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Media companies and event-marketing organizers strove to put the best spin on the impact of last week's historic tobacco settlement-even as they watched billions of dollars in marketing money go up in smoke.

"There will be an impact, but we think only in the short term," said a spokeswoman for the Outdoor Advertising Association of America. "In the long term, we'll replace the lost revenue."

According to OAAA, tobacco marketers spend some $200 million annually on the medium, representing about 10% of total outdoor revenue.

Magazines, too, have been preparing for the inevitability of lost tobacco dollars. The category has been shrinking in recent years, but was still the medium's 12th-largest last year, accounting for $317 million in revenue, according to Publishers Information Bureau.

If cigarette ad imagery is restricted from magazines with 15% or more readership under age 18, magazines could lose up to 50% of tobacco ad dollars, said Rita Cohen, VP-economic and legislative analysis, Magazine Publishers of America.

"However, that number is not exact, because tobacco companies may choose to reallocate some of the money from magazines that don't meet the regulations to those that do," she said.


Time Inc. would be among the hardest hit since four of its weeklies-Time, People, Sports Illustrated and Entertainment Weekly-were among titles singled out by the Food & Drug Administration for reaching too many underage readers.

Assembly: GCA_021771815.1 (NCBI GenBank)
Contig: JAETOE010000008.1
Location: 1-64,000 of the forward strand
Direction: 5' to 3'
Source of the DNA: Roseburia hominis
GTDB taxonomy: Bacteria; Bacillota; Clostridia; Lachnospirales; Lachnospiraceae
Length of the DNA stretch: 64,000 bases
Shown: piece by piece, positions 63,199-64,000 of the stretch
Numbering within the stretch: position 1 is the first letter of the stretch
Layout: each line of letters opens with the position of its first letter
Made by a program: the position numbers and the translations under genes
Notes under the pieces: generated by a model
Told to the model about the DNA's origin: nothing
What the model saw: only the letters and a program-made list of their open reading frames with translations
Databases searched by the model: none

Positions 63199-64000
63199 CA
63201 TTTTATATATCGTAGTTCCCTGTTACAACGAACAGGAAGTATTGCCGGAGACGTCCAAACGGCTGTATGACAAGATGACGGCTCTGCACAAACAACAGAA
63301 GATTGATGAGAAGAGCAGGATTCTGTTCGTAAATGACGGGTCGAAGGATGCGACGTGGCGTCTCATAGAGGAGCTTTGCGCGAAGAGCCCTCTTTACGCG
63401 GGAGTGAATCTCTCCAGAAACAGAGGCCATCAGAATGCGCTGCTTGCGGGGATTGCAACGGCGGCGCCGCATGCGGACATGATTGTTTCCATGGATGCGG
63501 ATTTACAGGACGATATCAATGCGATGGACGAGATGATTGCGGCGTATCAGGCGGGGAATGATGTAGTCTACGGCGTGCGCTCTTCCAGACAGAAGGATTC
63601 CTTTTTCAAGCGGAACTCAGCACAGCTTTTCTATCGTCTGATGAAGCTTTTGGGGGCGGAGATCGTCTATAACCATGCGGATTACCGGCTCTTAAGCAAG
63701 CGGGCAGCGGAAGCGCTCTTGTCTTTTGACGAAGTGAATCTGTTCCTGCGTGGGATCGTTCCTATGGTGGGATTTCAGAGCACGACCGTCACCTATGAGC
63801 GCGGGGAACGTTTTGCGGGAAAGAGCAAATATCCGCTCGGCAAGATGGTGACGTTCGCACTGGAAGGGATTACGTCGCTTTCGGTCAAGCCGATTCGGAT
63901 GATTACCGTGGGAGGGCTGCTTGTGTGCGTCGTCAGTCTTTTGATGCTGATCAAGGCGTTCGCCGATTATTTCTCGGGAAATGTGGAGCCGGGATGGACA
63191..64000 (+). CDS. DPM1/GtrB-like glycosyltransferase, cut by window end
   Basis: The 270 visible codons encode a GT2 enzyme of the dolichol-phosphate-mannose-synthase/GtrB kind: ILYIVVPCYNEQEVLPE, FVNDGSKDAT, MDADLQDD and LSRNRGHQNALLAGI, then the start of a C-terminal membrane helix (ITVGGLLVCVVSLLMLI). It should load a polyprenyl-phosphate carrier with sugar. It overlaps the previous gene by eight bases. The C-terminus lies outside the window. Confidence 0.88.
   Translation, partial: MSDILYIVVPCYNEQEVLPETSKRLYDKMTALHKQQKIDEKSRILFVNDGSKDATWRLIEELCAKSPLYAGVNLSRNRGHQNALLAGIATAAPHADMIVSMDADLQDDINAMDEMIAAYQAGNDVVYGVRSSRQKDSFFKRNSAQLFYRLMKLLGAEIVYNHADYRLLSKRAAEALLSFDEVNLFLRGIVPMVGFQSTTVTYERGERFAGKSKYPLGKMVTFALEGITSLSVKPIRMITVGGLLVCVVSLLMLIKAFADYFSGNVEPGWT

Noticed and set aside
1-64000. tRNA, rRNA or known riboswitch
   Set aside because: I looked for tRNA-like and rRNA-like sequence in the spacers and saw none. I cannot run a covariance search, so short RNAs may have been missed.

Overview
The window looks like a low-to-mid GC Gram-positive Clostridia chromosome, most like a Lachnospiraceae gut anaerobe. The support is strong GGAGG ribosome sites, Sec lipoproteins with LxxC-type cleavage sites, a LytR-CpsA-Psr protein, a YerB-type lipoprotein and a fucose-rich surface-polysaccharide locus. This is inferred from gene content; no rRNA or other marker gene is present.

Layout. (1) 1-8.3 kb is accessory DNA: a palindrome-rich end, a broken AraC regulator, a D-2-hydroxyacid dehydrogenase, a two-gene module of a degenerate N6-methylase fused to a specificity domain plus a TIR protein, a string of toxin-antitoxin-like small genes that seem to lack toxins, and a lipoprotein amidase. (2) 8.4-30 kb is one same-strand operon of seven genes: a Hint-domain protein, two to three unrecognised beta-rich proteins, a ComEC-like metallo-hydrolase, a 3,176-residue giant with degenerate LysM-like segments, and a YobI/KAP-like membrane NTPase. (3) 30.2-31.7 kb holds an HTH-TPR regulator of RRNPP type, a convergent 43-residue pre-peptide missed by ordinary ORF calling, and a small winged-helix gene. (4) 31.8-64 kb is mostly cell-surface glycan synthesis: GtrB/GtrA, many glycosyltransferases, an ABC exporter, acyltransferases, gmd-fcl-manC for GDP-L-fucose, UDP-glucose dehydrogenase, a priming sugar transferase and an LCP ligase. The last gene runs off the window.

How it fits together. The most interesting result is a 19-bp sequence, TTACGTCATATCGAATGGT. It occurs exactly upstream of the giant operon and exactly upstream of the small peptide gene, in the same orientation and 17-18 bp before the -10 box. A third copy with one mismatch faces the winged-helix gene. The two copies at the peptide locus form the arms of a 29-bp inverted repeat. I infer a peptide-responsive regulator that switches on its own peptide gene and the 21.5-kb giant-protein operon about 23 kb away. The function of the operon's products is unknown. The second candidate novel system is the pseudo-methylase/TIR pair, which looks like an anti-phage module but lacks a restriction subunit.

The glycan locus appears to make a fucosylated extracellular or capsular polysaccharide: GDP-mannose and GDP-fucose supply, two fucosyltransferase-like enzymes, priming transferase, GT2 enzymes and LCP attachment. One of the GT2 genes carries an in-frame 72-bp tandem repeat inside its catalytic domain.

Other titles FDA has said reach too many young readers to carry tobacco ads include TV Guide, Cosmopolitan, Rolling Stone, Newsweek, Vogue, Elle, Harper's Bazaar and Popular Science.

What media companies will lose in tobacco spending they may pick up in anti-tobacco money. The settlement sets a $500 million annual budget for anti-tobacco ads.

"Magazines in a perverse way may come out ahead," said James Guthrie, exec VP-marketing and sales, Petersen Publishing Co. Added Catherine Viscardi Johnston, VP-corporate sales, Conde Nast Publications: "I guess that's the booby prize."

Auto racing executives said their sport, a prime promotional outlet for tobacco brands such as Winston from R.J. Reynolds Tobacco Co. and Kool from B.A.T's Brown & Williamson Tobacco Corp., will survive without cigarettes.

"There's no question sports marketing is a valuable tool, and there's no question other companies will step in if tobacco is forced to step out," said Tom Cotter, president of agency Cotter Group, Harrisburg, N.C.

Nascar, which counts Winston as its racing circuit's title sponsor, has been ramping up its marketing over the past seven years. Over 70 Fortune 500 companies have Nascar sponsorships, most of them with individual racing teams.


"It's hard for me to imagine that a company like McDonald's or Coca-Cola won't be in the wings to sponsor the Winston Cup Series and play the kind of role tobacco has played historically," said Alex Nieroth, exec VP-managing director, sports marketing agency Clarion Performance Properties.

Some of the biggest losers in the settlement might be promotion companies. According to a 1994 Federal Trade Commission report, $851 million in tobacco marketing expenditures went to distribution of "specialty items," such as branded shirts and hats.

The point-of-purchase industry, too, is at risk to the tune of $250 million a year, said Jeff McElnea, president-CEO, Einson Freeman, Paramus, N.J.

"It will be a real hardship for any [POP companies] too heavily dependent on tobacco," he said. "That would be anybody who has tobacco accounts for more than one-third of their business mix."

Contributing: Jeff Jensen, Ann Marie Kerwin, Jane Hodges.

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